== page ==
All organisations who are attempting to increase the diversity of their workforce should actively measure and monitor how this is actually making their organisations better – if you can crack this, then diversity initiatives become a part of business success rather than just a nice-to-do.

Employee metrics

There are many ways to measure and monitor impact.  For example  monitor changes in employee metrics; such as change in turnover, changes in absence, changes in maternity return rates, changes in recruitment and promotion rates for women or changes in employee perceptions (through staff surveys, exit interview etc). Where possible, cost the impact of these changes.  For example using the average cost of replacing an employee (100-150% of salary) allows you to quickly calculate the financial benefits to the business of a drop in turnover or increase in maternity return rate.

It is clear that diversity is still seen as a big issue in the boardroom; according to recent research, in 55% of organisations board level leaders are held directly accountable for delivering gender objectives and are measured on this via their performance review.  In Opportunity Now’s experience leaders hold the key to driving change and creating inclusive cultures. The statements, behaviours and actions of senior leaders can have an enormous impact on the culture of an organisation.  Both male and female line managers rank public statements from senior leaders, and their accompanying behaviour, as the most important support they can receive in developing good diversity practice.  Behaviour is particularly important and can send out very powerful messages; it’s about walking the talk as much as it is about talking the talk. As soon as board or equivalent level leaders start to champion diversity, things happen.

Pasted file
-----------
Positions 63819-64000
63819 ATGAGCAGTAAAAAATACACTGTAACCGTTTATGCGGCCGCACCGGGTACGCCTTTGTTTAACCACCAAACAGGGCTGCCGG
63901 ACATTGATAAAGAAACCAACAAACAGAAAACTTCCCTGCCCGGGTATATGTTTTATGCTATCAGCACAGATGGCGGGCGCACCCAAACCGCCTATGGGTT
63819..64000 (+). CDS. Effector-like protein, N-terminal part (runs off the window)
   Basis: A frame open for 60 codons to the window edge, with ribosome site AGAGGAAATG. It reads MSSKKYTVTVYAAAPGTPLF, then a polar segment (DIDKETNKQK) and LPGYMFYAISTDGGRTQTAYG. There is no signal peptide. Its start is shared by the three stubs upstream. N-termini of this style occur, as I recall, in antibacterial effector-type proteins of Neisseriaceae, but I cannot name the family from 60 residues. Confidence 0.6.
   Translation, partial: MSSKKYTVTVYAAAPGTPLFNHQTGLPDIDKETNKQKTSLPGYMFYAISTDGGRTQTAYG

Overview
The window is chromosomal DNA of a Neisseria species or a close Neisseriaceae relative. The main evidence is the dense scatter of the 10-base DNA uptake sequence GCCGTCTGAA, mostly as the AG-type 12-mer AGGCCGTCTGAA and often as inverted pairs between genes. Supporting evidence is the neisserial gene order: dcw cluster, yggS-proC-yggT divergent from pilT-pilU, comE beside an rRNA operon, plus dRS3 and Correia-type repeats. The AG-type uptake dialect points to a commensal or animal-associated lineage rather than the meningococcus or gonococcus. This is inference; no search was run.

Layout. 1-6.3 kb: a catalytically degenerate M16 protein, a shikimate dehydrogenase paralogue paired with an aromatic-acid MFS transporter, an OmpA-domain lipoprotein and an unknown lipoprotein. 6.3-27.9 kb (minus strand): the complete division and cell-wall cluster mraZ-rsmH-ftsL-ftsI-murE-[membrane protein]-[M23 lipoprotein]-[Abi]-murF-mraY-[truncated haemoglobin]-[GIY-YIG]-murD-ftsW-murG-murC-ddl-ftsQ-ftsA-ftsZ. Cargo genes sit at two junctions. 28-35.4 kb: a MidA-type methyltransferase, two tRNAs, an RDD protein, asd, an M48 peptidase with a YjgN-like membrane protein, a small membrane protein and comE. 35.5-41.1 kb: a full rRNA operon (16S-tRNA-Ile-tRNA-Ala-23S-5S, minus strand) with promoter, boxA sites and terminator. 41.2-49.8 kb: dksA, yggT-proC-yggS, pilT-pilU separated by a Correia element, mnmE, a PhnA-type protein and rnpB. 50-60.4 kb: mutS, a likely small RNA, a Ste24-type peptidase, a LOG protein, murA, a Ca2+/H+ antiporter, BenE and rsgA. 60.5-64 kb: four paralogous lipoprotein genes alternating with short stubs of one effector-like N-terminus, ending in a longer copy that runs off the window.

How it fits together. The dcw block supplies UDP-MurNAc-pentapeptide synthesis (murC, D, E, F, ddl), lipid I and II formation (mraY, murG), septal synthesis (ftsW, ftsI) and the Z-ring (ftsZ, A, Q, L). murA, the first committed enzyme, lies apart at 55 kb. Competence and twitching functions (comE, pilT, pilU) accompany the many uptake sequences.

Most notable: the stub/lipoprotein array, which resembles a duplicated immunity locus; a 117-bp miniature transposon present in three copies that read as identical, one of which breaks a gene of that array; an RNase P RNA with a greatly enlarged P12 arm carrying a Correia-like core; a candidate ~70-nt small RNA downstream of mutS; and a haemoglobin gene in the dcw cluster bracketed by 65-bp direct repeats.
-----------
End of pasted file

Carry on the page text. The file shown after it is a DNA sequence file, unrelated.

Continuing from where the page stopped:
Workplace diversity and inclusion initiatives can be seen as a way of better responding to clients, customers and external stakeholders. It is clear that employers are also seeing this important link and considering the purse power of their women customers when making internal people decisions. 58% of employers actively consider gender issues as part of their customer management, whilst 48% of employers consult with their customers in the development of their gender strategy. Women make 80% of all consumer decisions, and currently make up around 46% of Britain’s 376,000 millionaires.  A workforce which is more reflective of the customer base makes very good business sense.